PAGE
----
— The Day of Wrath • Maurus Jokai

... the crash of heavy artillery in the shape of strange and loud expletives of an Indian nature, to be followed immediately by an attack in force on the hostile position. This resulted in a sanguinary repulse, and the attacking party hopped round, apparently in pain, nursing a stubbed toe. The temporary set-back, however, seemed only to raise the morale of the force; and after a further heavy bombardment of a similar ...
— No Man's Land • H. C. McNeile

... yells and cheers of the men, and that hoarse murmur which those who have been in battle know, but which I can not describe in words, that there was hot work going on out there; but never have I seen, no, not in that three days' desperate melee at the Wilderness, nor at that terrific repulse we had at Cold Harbor, such absolute slaughter as I saw that afternoon on the green slope of Malvern Hill. The guns of the entire army were massed on the crest, and thirty thousand of our infantry lay, musket in hand, in front. For eight hundred yards ...
— A Ride With A Mad Horse In A Freight-Car - 1898 • W. H. H. Murray

... that his sympathy was chiefly due to the passionate interest which he had conceived for Minna. It afterwards became clear to me that an intimacy had existed between this man and Minna, which in itself could hardly be considered as a breach of faith towards me, since it had ended in a decided repulse of my rival's courtship in my favour. But the fact of this episode having been kept so secret that I had not had the faintest idea of it before, and also the suspicion I could not avoid harbouring ...
— My Life, Volume I • Richard Wagner

... with his designs regarding others, and the aid we may render them, yet this should not give us the least desire to aid them, only in the order of his providence. Neither should we be arrested in his work, although the souls we aid repulse the effort. God will make good the results in due time. It implies great death to self, never to put our hand selfishly to the work of the Lord, as it does, also, never to go a step out of the path ...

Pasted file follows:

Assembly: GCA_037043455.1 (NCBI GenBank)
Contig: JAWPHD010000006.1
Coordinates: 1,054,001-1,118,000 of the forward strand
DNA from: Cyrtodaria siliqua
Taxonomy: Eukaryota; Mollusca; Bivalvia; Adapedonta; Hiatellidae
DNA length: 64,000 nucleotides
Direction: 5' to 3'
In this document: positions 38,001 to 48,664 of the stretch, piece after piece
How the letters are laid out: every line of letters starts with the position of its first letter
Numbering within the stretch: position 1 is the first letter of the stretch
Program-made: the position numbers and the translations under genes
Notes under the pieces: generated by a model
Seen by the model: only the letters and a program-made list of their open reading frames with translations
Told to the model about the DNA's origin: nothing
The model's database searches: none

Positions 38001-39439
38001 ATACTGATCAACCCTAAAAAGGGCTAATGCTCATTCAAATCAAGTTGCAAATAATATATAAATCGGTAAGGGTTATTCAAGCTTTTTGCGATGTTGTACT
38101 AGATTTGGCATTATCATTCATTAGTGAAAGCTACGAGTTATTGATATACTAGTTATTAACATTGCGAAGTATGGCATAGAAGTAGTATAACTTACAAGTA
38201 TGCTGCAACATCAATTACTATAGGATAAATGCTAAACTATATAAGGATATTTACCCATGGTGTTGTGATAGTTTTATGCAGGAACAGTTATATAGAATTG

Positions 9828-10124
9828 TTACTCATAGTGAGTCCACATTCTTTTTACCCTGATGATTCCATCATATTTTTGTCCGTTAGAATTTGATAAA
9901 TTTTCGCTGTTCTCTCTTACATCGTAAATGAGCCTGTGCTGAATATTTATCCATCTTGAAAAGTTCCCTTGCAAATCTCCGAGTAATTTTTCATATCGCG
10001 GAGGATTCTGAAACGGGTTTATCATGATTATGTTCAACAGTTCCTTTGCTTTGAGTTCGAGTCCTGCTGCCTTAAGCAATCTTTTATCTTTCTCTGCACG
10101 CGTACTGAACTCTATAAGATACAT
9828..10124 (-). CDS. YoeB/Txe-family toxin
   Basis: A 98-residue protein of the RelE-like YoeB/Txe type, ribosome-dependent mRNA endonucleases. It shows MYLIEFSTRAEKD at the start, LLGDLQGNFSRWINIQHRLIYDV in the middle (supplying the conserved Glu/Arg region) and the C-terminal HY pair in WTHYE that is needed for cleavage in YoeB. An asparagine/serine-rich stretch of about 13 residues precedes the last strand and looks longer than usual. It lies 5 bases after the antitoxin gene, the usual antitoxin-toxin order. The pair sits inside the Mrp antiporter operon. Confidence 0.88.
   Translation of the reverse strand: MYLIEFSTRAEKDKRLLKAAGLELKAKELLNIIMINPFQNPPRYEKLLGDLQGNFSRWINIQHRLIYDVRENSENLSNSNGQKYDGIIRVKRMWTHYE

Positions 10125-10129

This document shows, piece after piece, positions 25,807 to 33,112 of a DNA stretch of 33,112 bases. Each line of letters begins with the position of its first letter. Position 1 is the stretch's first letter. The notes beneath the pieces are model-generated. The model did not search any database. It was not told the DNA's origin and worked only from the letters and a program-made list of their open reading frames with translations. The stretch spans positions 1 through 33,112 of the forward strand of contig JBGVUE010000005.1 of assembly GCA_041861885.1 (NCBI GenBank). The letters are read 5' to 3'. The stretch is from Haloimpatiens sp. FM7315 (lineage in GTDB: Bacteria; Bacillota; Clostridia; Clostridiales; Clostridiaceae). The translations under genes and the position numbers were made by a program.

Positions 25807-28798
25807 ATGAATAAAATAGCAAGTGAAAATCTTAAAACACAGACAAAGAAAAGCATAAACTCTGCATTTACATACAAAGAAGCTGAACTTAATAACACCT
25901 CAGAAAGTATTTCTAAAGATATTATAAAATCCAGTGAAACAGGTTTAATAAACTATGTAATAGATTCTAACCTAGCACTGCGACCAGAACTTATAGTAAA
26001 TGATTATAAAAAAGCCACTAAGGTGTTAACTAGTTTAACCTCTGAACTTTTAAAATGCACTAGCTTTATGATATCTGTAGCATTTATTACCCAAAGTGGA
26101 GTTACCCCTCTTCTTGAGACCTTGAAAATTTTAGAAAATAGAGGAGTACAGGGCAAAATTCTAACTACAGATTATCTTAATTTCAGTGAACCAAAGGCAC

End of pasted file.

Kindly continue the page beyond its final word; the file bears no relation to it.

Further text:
— Letters of Madam Guyon • P. L. Upham

... slave of the Eleven? A fine, to be a prisoner till I pay it?—which comes to the same thing, as I cannot pay. Exile? If my fellow-citizens cannot put up with me, how can I expect strangers to do so? The young men will come to listen to me. If I repulse them, they will drive me out; and if I do not their elders will drive me out, and I shall live wandering from city ...
— The World's Greatest Books—Volume 14—Philosophy and Economics • Various

... campaign with the calm forethought of a general who picks out his own battlefield, disposing his forces to the best advantage, for attack or for repulse, for victory, or defeat. She must mask her approach, conceal her intentions, and develop slowly the real strength of her position. There was much that she wished to learn as to Schloss Szolnok, and its security from those who sought ...
— The Secret Witness • George Gibbs

... repeated to himself, "She is so cold, this evening particularly. And yet, can it be that it was to hide any other feeling? If I thought so—good God!" and he half started up as if to call to the driver, but sat down again. "No, no, I must not be a fool. I could not stand a repulse from her—I could never see her again. Better not risk it. And ...
— Four Ghost Stories • Mrs. Molesworth

... appreciated her delicate fence with Burt, in which tact, kindness, and a little girlish brusqueness were almost equally blended. Was it the natural coyness of a high-spirited girl, who could be won only by long and patient effort? or was it an instinctive self-defence from a suit that she could not repulse decisively without giving pain to those she loved? Why was she so averse? Their home-life, even at that busy season, gave him opportunities to see her often, and glimmerings of the truth began to dawn upon him. He saw that she enjoyed the society of Alf and ...
— Nature's Serial Story • E. P. Roe